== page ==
Clear path to uranium resource build-up
U3O8 Corp. has an advanced uranium portfolio with a strong growth profile, comprising three mineral resources defined in compliance with in Colombia, Argentina and Guyana in South America – a promising new frontier for uranium exploration and development. A preliminary economic assessment (“PEA”) shows our Colombian deposit could be a very low cash cost uranium producer thanks to revenue from by-products of phosphate, vanadium, rare earths and other metals with potential to grow to considerable size. A PEA on the near surface Argentinean deposit shows that this project could be a potential near-term, low-cost uranium producer.
Berlin Project – Colombia
Mineral Resources1 – The Berlin Project in Caldas Province is a sediment-hosted uranium deposit that also contains vanadium, phosphate, nickel plus rare earths and other elements. Positive initial metallurgical results show that we can efficiently extract the suite of commodities from the Berlin rock. A PEA on the Berlin Deposit shows that by-product revenues are projected to cover the cost of uranium production. The PEA is based on a uranium resource from only three kilometres (“km”) of a 10.5km mineralized trend – and our exploration suggests that there is an exploration target of an additional 50-55mlb on the remaining 7.5km of the trend, which should further enhance the economics of the project.
1 Berlin Project – exploration on other mineralized areas suggest that there is an additional exploration target of 20-27Mt at a grade of 0.09% to 0.11% U3O8 (~50-55mlb) on the remaining 7.5km of the trend. Laguna Salada – based on exploration results on other mineralized areas, there is an additional exploration target of 56-113Mt at a grade of 50ppm to 60ppm U3O8 (~10-15mlb) identified in the district to date. Potential quantity and grades are conceptual in nature. There has been insufficient exploration to define mineral resources beyond the current deposits. It is uncertain if further exploration will result in additional mineral resources on these properties. (see Disclaimer)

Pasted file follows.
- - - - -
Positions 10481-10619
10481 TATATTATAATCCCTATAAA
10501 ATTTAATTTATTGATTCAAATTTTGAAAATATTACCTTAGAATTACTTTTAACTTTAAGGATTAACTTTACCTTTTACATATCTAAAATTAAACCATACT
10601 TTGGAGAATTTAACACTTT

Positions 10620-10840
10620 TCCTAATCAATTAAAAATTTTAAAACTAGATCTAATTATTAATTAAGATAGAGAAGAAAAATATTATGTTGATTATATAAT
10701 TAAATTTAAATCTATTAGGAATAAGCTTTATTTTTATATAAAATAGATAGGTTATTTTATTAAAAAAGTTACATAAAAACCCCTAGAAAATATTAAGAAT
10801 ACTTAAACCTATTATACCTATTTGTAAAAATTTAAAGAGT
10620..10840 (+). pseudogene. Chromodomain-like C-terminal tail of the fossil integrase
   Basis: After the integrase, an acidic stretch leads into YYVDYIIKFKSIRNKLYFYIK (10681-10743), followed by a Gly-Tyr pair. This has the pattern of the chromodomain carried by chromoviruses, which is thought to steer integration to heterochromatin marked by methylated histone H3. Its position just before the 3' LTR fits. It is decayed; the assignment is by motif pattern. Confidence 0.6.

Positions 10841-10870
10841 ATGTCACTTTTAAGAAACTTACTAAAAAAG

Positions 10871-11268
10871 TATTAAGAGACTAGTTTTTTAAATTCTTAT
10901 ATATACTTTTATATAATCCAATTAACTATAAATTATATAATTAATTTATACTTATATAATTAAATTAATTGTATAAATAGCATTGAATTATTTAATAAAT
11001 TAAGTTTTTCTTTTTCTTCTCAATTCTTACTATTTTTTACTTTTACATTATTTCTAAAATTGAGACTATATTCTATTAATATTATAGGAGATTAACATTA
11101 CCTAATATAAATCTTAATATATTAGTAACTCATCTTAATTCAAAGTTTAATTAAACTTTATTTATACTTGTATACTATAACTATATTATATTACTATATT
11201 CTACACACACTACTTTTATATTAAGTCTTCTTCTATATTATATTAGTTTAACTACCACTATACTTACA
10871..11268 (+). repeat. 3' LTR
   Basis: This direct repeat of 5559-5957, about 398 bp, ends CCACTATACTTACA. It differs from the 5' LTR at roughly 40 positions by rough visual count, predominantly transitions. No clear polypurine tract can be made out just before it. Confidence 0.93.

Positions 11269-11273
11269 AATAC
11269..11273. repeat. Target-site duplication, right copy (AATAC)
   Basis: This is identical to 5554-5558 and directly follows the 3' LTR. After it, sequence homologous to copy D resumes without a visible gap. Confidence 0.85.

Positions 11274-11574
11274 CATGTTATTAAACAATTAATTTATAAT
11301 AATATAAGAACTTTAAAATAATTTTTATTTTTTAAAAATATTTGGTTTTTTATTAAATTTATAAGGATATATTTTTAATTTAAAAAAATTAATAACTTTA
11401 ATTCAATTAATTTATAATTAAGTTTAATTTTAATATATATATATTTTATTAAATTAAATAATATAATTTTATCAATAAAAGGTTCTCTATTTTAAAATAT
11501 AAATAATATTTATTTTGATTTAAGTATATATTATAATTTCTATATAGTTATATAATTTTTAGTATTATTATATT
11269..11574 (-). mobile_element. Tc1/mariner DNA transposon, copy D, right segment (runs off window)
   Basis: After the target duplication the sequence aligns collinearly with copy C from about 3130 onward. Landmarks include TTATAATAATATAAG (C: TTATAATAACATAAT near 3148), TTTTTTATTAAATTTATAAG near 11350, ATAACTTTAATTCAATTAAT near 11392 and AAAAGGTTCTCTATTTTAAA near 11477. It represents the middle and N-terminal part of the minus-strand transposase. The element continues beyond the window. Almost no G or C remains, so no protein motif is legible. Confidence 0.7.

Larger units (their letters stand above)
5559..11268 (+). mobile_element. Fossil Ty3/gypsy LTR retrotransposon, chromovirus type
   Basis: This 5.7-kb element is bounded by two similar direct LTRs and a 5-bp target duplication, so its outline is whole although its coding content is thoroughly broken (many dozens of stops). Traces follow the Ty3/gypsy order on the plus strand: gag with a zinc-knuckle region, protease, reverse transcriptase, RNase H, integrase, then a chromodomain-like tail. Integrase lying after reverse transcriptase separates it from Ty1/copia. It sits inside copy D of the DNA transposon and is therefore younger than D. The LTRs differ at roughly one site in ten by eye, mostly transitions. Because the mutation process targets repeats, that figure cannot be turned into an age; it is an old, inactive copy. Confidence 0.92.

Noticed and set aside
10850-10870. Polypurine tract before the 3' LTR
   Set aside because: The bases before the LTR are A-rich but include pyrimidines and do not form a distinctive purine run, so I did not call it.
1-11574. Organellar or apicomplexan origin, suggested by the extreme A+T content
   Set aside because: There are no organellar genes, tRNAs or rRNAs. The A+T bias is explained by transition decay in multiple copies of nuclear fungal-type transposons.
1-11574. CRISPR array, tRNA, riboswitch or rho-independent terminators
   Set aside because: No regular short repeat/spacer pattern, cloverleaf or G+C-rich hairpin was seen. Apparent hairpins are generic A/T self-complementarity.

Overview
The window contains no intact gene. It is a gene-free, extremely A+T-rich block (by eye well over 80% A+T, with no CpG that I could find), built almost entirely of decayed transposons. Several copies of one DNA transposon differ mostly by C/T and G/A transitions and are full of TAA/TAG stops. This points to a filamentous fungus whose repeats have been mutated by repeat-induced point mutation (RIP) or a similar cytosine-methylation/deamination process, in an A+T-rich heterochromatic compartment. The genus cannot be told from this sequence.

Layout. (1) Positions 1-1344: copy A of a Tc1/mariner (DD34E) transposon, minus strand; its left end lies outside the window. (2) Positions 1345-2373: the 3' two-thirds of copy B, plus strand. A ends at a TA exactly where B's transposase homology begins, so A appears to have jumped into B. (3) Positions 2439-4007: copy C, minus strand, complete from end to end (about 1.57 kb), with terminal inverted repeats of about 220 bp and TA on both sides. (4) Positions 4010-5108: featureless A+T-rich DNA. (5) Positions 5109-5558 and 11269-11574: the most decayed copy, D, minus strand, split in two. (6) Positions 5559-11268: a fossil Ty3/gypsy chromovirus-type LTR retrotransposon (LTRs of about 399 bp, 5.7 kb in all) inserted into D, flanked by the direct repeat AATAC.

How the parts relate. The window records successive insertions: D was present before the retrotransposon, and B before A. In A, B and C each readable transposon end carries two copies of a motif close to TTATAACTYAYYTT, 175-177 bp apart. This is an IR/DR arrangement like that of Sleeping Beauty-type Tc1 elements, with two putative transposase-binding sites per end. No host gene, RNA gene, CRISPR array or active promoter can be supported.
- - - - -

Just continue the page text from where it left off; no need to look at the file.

3 Historic resources at Cerro Solo and Sierra Pintada (see Disclaimer)
Mineral Resource1 – The Laguna Salada Project in Chubut Province has a surficial uranium-vanadium deposit on which a PEA shows that this project could be simple to move into production in a relatively short timeframe using low-cost mining and processing methods. Mineralization is free-digging and lies at surface to three metres depth contained within unconsolidated gravel. Simple screening increases uranium and vanadium grades by 7-11x, leading to head grades of 850-870ppm for uranium. Alkaline leaching recovered 90-94% of the uranium and 32-51% of the vanadium. There is an exploration target of 10-15mlb in addition to the current uranium resource on other mineralizes areas identified to date in the region.
Exploration Upside – An extensive land position near Argentina’s two largest known uranium deposits3 (Cerro Solo deposit – a historic resource of 10mlb at 0.15% U3O8 and Sierra Pintada – a historic resource of 30mlb at 0.12% U3O8) offers exploration upside, including significant sandstone-hosted uranium intersected in the Cerro Solo Area, near the State’s Cerro Solo deposit.
Mineral Resource – Uranium in the Kurupung Batholith is geologically similar to albitite-hosted uranium deposits2 worldwide that typically host resources in the 60 to 130mlb range. We are growing our pipeline of uranium-bearing structures with the potential to add to our current resource defined in compliance with NI 43-101 and show that the Kurupung system could be of comparable size to peer deposits.
Exploration Upside – Our exploration in the Roraima Basin is identifying key features typically associated with unconformity-related uranium in Canada’s Athabasca Basin, which accounts for 20% of the world’s uranium production4. Roraima targets share characteristics of Athabasca-type uranium in terms of their structure, alteration patterns and enrichment in pathfinder metals.
2 Albitite-hosted deposits worldwide (see Disclaimer)
4 Source: World Nuclear Association